Reproductive Justice is a first-of-its-kind primer that provides a comprehensive yet succinct description of the field. Written by two legendary scholar-activists, Reproductive Justice introduces students to an intersectional analysis of race, class, and gender politics. Loretta J. Ross and Rickie Solinger put the lives and lived experience of women of color at the center of the book and use a human rights analysis to show how the discussion around reproductive justice differs significantly from the pro-choice/anti-abortion debates that have long dominated the headlines and mainstream political conflict. Arguing that reproductive justice is a political movement of reproductive rights and social justice, the authors illuminate, for example, the complex web of structural obstacles a low-income, physically disabled woman living in West Texas faces as she contemplates her sexual and reproductive intentions. In a period in which women’s reproductive lives are imperiled, Reproductive Justice provides an essential guide to understanding and mobilizing around women’s human rights in the twenty-first century.
Reproductive Justice: A New Vision for the Twenty-First Century publishes works that explore the contours and content of reproductive justice. The series will include primers intended for students and those new to reproductive justice as well as books of original research that will further knowledge and impact society.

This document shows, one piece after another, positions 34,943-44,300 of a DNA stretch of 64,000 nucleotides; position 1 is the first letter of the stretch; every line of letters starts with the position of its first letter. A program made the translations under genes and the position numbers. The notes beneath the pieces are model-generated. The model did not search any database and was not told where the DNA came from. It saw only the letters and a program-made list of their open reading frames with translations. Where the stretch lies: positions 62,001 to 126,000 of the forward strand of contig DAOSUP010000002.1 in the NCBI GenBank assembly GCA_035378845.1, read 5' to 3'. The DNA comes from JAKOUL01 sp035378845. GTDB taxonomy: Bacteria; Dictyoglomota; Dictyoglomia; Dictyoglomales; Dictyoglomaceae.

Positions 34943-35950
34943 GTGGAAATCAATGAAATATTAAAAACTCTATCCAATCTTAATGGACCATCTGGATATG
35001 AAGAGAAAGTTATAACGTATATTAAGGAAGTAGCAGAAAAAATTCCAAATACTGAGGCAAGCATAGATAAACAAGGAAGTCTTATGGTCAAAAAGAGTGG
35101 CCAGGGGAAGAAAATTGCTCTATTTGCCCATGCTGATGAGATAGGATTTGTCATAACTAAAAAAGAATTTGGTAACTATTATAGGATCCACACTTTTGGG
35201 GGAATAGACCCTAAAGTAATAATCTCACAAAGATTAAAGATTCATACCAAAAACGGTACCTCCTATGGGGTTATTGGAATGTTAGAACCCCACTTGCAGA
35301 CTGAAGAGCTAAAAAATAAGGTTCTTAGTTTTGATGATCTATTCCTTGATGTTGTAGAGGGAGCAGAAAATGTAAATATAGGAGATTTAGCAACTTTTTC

The Psychology of Juries
Call Number: KF8972 .P79 2017
Juries have a tremendous amount of power and responsibility. They determine the outcomes of trials, including whether a defendant is found guilty or not guilty and, in many cases, what the penalty will be. With the authority to deprive citizens of their freedom and potentially their lives, a fair trial requires that juries function as they should--without bias. But do they function this way? Are juries capable of disregarding inadmissible evidence? Can they understand the instructions that they are given by the judge? And if not, what safeguards or changes would help?
Research on juries once served as a pillar of psychological scholarship, but publication of such research has slowed considerably in recent years. In an attempt to reinvigorate scholarship on this important topic, this volume summarizes what is known about the psychology of juries and makes a strong call to arms for more research. Esteemed jury scholars identify important, yet understudied, topics at the intersection of psychology and law, review what research is currently available on the topics, and then suggest new research questions that would advance the field. Furthermore, the authors evaluate the relative importance of research methods that emphasize generalizability versus tight experimental control. Collectively, the chapters present a comprehensive survey of the literature on jury behavior and decision making and offer a robust agenda to keep researchers busy in years to come.